The idea behind this was to eliminate any and all wasted space within the aircraft. The goal for our team was to utilize every inch within the aircraft, hence the size zero name for this design concept, in which there was zero wasted space within the airframe…. Our team stayed focused on making sure that every component installed on the aircraft, earned its way on to the aircraft structure.

The task from the AIAA was to design from the ground up a purpose-built large air tanker. Specifications for the aircraft included a crew of two pilots, 5,000 gallon retardant capacity, 2,500 nm ferry range, dash speed of 300 knots, and powered by turbofan or turboprop engines. Other criteria was a drop speed below 150 kt, stall speed of 90 kt, and takeoff from a Balanced Field Length of 5,000 ft. with an assumption of +35°F standard atmosphere at an altitude of 5,000 ft. above mean sea-level. In addition, fatigue stresses should be strongly considered.

Below are excerpts from the team’s 94-page proposal. Some light editing was done in the interest of brevity:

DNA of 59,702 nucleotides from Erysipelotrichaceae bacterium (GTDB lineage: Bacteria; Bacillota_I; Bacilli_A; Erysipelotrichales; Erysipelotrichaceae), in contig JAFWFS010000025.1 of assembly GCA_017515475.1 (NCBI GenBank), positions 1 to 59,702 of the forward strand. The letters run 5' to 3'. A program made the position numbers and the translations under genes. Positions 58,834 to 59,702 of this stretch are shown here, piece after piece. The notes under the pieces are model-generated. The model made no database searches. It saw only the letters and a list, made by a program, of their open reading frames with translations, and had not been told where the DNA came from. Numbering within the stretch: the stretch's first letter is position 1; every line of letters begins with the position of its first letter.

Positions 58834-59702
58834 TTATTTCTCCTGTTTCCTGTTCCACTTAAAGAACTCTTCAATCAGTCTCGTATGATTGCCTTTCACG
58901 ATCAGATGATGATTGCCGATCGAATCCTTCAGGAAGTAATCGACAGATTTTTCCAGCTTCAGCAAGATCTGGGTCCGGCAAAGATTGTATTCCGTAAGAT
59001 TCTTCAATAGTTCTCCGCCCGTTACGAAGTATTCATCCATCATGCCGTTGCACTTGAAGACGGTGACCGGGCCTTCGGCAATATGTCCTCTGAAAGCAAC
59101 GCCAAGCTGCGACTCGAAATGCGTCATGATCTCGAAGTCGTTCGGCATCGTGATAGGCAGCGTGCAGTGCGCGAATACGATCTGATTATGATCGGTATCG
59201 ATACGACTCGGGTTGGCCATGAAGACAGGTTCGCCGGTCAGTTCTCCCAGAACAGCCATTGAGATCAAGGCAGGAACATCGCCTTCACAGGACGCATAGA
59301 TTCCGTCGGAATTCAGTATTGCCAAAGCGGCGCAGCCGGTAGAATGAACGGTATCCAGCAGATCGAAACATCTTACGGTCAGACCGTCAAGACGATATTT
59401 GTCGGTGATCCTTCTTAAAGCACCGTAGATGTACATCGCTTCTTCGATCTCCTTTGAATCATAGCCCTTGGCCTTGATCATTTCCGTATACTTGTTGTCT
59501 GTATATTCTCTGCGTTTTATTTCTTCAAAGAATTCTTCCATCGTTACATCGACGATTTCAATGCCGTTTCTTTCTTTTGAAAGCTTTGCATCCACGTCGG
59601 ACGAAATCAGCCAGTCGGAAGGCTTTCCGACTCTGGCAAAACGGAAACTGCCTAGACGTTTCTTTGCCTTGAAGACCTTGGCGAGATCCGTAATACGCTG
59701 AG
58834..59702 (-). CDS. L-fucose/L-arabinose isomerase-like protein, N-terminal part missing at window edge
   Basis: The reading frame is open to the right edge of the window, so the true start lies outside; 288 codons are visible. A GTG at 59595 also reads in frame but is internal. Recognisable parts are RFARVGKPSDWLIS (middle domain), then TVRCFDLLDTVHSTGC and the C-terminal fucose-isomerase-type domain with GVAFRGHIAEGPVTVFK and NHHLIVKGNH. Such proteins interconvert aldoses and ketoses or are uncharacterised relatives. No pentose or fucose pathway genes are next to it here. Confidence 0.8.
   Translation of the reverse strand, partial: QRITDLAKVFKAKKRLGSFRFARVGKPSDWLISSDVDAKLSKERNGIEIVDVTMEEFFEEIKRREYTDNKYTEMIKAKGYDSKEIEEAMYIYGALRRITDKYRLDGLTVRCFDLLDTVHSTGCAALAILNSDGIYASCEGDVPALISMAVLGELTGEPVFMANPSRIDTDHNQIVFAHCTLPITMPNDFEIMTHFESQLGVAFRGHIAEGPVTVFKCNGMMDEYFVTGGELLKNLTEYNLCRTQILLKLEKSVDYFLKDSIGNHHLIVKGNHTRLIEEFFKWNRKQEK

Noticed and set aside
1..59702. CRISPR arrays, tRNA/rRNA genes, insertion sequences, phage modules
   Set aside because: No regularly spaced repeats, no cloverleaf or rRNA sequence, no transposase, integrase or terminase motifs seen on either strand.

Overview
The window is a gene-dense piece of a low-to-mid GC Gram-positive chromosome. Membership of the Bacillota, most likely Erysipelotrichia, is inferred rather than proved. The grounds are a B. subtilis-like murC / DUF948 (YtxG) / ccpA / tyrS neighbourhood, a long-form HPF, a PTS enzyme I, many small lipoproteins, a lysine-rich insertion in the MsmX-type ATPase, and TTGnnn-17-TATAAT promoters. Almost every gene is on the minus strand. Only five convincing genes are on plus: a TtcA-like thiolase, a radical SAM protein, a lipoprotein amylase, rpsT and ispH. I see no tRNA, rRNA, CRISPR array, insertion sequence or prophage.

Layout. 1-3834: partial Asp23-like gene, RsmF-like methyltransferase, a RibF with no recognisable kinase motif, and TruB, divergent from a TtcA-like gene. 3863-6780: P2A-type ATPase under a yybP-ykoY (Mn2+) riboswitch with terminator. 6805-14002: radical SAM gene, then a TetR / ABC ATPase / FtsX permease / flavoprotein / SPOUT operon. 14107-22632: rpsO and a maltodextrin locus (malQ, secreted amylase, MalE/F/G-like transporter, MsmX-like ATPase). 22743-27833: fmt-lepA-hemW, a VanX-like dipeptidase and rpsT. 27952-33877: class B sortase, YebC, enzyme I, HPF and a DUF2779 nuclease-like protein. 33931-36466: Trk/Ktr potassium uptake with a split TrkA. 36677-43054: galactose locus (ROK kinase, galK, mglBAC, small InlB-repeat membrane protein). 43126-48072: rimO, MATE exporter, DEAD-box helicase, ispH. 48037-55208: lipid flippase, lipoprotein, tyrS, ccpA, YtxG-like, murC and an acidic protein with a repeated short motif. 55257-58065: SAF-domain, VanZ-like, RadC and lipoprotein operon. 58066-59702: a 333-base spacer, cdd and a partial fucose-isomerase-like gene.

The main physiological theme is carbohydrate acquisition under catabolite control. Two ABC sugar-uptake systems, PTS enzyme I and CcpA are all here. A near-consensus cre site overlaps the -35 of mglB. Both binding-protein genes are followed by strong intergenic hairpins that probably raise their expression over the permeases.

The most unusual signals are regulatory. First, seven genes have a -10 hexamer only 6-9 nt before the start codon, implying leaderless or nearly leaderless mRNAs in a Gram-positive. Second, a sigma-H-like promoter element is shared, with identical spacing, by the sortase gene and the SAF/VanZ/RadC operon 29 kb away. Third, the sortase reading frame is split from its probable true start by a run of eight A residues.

Twin boom tail
Given our effort to eliminate wasted space, more specifically the aft fuselage that must be in place to support the vertical and horizontal tails, a different kind of tail must be designed. In the case of our aircraft, a twin-boom tail was deemed to be an ideal solution to this problem. A twin boom tail not only allows for the elevator to be placed up high in free-stream clean air, thus increasing the efficiency of the horizontal stabilizer, but also allows for a smaller overall vertical tail area, given that there are two vertical surfaces, as opposed to a single tail surface. Given the heavy payload, the larger the elevator, generally the better the aircraft takeoff performance is. By utilizing this twin-boom design, a significantly larger horizontal stabilizer can be designed, without creating a difficult structures problem for supporting a tail that large and heavy on a conventional “cigar tube” aircraft. Our aircraft also is unlikely to be ever be reconfigured for any duty other than fire fighting, thus eliminating the necessity for reconfigurable aft fuselage space.AIAA student air tanker student design competition